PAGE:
Monsignor in landmark church abuse case goes back on trial

FILE – In this March 28, 2017, file photo, Monsignor William Lynn arrives for a preliminary hearing in his retrial of his child endangerment case at t...

FILE – In this March 28, 2017, file photo, Monsignor William Lynn arrives for a preliminary hearing in his retrial of his child endangerment case at t...

PHILADELPHIA (AP) — Nearly two decades after the Roman Catholic priest-abuse scandal exploded in the U.S. in 2002, only one church official has ever gone to prison over it: Monsignor William Lynn, the longtime secretary for clergy in the Philadelphia archdiocese.

After an appeals court found his sweeping 2012 trial flawed and his conviction was twice overturned, Lynn, 69, is set to be retried Monday on a single child endangerment count. Prosecutors contend he endangered children by transferring a known predator priest, after a year of inpatient therapy, to their parish without warning in 1993.

The landmark case, now trimmed to its core, will look nothing like the gut-wrenching, four-month trial that unearthed the church’s “secret archives,” drew more than 20 haunted victims to the witness stand and led the judge to conclude that Lynn allowed “monsters in clerical garb … to destroy the souls of children.”

This time, a new judge plans to steer clear of the broader priest-abuse crisis that has cost the church an estimated $3 billion or more, and plunged dioceses around the world into bankruptcy and scandal.

“This is one defendant, one count of endangering the welfare of children, with one group of children,” Judge Gwendolyn Bright said at a final pretrial hearing Wednesday. “We’re not bringing in the so-called or alleged ‘sins of the Catholic Church.’”

It’s not even clear the jury will hear from a single victim this time. That’s because the only accuser whose allegation falls within the statute of limitations — a policeman’s son dubbed “Billy Doe” in court files — is an uncertain witness at best, whose credibility has long been challenged. Prosecutors do not plan to call him, although Bright said she may force their hand.

Instead, Assistant District Attorney Patrick Blessington plans to argue that Lynn endangered children simply by "placing a bomb” in their parish, whether or not it went off.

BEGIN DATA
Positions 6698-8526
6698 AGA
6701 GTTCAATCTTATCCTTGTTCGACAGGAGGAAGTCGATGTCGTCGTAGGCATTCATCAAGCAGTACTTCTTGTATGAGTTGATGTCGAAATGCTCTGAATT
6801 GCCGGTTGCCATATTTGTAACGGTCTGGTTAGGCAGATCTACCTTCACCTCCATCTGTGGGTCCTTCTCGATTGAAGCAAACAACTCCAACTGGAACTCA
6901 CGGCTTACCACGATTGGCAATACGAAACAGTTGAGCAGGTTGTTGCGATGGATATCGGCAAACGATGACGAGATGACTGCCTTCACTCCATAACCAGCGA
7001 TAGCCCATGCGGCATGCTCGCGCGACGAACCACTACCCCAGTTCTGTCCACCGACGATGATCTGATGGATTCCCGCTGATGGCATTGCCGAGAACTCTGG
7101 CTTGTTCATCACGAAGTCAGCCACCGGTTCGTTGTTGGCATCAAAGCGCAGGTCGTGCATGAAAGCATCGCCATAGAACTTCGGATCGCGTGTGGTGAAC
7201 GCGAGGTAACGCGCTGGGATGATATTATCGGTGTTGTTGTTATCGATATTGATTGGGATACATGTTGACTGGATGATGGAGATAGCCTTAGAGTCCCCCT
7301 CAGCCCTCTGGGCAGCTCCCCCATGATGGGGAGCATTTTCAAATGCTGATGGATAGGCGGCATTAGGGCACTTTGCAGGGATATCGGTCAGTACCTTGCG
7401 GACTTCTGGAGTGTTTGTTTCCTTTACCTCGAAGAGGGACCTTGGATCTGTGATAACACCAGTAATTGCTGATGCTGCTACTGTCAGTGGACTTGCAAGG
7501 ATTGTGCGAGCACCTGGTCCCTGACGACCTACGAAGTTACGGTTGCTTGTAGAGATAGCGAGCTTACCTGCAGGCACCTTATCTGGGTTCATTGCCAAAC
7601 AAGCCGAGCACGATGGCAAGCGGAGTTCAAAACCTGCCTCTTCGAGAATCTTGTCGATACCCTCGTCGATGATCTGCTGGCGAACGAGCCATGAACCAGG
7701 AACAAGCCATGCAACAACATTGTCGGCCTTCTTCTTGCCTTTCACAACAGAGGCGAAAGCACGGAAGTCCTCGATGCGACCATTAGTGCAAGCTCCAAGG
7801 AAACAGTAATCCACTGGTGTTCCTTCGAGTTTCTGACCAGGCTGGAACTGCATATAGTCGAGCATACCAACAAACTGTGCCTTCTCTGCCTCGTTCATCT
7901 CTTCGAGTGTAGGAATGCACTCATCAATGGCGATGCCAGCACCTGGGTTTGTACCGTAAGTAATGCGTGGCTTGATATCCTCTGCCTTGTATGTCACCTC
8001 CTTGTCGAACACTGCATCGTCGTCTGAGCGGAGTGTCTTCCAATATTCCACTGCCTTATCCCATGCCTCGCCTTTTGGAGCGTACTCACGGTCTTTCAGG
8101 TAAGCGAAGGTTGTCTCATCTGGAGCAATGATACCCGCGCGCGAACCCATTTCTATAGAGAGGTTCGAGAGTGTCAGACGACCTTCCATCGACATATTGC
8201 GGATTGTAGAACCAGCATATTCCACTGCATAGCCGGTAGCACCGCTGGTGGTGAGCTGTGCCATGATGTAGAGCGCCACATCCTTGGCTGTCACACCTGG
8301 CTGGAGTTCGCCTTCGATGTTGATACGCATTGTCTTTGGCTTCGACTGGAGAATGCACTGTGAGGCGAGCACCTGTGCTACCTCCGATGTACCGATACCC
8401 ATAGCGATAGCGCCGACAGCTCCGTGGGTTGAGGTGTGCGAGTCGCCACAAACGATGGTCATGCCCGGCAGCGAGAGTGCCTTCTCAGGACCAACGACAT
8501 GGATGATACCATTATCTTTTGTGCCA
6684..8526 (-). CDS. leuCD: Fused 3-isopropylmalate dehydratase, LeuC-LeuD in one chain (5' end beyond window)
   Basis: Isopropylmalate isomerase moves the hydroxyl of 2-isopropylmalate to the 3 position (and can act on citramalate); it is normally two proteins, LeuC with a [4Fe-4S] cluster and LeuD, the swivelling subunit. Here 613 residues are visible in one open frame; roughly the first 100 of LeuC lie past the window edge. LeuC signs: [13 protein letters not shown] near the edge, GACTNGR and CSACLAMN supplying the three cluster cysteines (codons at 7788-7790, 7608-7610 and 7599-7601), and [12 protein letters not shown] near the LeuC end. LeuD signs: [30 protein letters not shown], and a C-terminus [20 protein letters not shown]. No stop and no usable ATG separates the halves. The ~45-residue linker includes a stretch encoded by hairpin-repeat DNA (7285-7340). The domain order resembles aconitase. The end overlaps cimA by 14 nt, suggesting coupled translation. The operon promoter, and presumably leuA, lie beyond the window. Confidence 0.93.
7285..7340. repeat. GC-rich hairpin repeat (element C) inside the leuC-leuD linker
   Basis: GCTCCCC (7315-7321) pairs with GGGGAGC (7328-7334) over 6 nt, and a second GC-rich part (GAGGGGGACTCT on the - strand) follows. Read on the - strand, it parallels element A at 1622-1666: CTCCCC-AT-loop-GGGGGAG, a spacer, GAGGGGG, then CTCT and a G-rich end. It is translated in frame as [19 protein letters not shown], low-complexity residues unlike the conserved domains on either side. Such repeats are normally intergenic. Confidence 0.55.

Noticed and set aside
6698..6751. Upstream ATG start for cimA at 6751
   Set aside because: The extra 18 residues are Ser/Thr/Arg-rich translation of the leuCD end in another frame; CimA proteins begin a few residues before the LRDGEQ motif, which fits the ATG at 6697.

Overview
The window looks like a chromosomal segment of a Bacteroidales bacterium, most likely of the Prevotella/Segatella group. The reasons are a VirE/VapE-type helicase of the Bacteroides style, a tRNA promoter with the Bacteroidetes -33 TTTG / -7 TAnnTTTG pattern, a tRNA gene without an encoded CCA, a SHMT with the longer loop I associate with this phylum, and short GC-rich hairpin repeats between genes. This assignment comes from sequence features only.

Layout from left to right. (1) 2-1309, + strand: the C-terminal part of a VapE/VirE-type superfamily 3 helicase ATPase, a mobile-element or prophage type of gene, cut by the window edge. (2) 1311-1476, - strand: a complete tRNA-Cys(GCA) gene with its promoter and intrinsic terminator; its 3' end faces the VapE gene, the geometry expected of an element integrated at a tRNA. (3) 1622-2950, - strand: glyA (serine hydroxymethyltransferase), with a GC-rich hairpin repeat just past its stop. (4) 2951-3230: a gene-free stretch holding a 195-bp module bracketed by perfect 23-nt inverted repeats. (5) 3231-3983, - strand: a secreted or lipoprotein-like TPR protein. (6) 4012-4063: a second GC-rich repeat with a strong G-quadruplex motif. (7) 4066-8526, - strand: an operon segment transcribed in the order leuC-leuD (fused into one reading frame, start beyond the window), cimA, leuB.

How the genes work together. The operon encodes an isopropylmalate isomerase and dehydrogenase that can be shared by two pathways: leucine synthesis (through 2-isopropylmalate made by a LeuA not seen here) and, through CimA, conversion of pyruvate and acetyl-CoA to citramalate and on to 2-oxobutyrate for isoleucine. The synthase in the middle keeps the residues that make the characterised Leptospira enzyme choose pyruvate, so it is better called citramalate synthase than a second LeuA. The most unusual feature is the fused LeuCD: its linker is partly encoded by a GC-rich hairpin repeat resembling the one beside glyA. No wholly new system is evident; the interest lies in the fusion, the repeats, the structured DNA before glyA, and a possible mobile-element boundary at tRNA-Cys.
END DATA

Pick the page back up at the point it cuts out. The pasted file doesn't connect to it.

Zach Hiner, the executive director of the Survivors Network of those Abused by Priests, said it was stunning that only Lynn and former Kansas City Bishop Robert Finn have faced charges over what some investigators call “the playbook” long used by dioceses around the country: hiding complaints in locked files, shuffling problem priests, paying victims confidential settlements and stonewalling police.

Finn received probation for a misdemeanor plea of failing to report a priest engaged in child pornography to authorities.

“It’s not about getting vengeance and a long prison sentence. It’s affirming that this is a crime and it did put children at risk,” Hiner said Thursday. “And it can't happen again.”

Lynn, who mostly comes to court by himself these days, served 33 months in state prison, of an initial three- to six-year sentence. Neither of the Philadelphia cardinals he served — including the powerful Cardinal Anthony Bevilacqua, who aggressively fought two grand jury investigations and died just before Lynn’s first trial — were charged. Nor were the bishops above him in the local hierarchy.

It was Lynn’s job at the archdiocese to recommend priest assignments from 1992 to 2004, and to review decades of complaints when the abuse scandal broke.

At trial, he said he compiled a list of 35 active priests who were likely “predators,” including one named Edward Avery, in hopes Bevilacqua would act. Instead, he testified, the cardinal ordered the list destroyed, though a copy survived.

Bevilacqua, overruling Lynn’s suggestion of a different parish, placed Avery at St. Jerome’s in northeast Philadelphia in 1993. The policeman’s son would later say he was molested there in about 1999, by Avery, another priest and his sixth-grade teacher.

“I did not intend any harm to come to (Avery’s victim). The fact is, my best was not good enough to stop that harm,” Lynn testified in 2012.

Avery, who took a plea offer before trial, later conceded that he had engaged in “horseplay” with young boys, but insisted that he never abused "Billy Doe.” And a city detective on the case later signed an affidavit saying the evidence did not support the former altar boy's accusations.

“Why are they not calling that victim? That’s the elephant in the room,” Lynn's defense lawyer, Thomas Bergstrom, argued last week, saying there's no case without a victim. “I suspect they’re not calling him because they don’t believe he has any credibility.”

Testimony from the young man, who had a long history of drug abuse and petty crime, sent two other men from St. Jerome's to prison in 2013: the Rev. Charles Engelhardt and teacher Bernard Shero. Both denied the sexual assault accusations. Engelhardt died in prison before his appeal played out, and Shero was released in 2017 after his conviction was overturned and he pleaded no contest to lesser charges in exchange for time served.

“Doe,” who now lives in Florida, received a civil settlement from the Philadelphia archdiocese, which recently installed a new leader, former Cleveland Bishop Nelson Perez, a moderate cleric known for his focus on pastoral work.

“The Archdiocese looks forward to a final resolution in this matter,” spokesman Ken Gavin said in an email Sunday.